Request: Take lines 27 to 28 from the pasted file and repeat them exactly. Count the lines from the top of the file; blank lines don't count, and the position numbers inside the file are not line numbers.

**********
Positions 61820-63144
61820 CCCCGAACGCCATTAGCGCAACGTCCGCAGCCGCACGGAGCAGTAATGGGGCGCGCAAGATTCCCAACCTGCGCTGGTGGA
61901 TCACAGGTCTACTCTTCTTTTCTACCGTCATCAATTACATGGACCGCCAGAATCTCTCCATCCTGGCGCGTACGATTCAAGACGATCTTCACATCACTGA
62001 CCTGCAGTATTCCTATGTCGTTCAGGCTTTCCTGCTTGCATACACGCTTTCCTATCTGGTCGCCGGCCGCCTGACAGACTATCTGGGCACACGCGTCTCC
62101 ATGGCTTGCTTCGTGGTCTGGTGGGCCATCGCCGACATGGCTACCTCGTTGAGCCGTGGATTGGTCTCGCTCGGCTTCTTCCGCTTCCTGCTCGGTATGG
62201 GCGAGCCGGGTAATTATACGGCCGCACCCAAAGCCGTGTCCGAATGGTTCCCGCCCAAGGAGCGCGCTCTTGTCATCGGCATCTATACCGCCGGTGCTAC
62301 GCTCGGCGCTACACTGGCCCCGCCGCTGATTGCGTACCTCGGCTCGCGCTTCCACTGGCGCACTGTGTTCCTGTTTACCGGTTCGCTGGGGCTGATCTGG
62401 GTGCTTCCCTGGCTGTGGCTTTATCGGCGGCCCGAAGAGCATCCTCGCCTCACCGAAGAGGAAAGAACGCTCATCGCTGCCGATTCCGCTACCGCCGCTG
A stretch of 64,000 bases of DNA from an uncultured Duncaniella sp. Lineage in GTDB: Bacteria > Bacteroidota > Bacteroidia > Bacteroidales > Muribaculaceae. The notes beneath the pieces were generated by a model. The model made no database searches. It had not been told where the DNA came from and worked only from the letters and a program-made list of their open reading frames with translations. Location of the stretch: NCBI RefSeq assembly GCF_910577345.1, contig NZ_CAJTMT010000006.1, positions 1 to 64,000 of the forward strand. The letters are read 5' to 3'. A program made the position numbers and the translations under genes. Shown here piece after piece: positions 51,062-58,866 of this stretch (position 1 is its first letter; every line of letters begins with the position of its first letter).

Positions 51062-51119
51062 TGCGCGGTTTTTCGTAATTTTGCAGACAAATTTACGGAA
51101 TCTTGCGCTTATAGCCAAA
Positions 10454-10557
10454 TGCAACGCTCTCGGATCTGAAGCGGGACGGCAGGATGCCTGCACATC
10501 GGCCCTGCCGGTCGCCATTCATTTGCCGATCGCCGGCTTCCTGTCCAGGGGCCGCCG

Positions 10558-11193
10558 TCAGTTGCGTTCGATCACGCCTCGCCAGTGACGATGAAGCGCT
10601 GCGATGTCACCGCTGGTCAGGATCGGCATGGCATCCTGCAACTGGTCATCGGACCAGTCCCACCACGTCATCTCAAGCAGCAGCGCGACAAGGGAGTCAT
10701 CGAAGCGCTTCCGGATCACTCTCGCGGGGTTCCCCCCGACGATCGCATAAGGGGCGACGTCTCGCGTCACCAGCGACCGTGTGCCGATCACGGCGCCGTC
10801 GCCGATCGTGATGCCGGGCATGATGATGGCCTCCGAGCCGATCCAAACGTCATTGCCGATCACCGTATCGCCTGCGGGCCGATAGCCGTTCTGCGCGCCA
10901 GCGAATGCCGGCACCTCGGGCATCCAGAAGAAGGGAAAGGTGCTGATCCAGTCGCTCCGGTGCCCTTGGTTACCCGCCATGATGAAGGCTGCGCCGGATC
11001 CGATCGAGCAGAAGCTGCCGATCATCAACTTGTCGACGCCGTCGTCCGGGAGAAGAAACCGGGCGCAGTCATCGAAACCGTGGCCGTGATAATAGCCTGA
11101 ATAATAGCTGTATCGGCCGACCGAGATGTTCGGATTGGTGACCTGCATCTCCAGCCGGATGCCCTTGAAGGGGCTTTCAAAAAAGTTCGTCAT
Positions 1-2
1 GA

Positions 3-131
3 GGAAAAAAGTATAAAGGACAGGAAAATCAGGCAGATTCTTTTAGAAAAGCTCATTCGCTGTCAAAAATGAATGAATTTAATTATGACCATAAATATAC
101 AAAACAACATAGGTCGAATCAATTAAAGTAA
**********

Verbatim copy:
3 GGAAAAAAGTATAAAGGACAGGAAAATCAGGCAGATTCTTTTAGAAAAGCTCATTCGCTGTCAAAAATGAATGAATTTAATTATGACCATAAATATAC
101 AAAACAACATAGGTCGAATCAATTAAAGTAA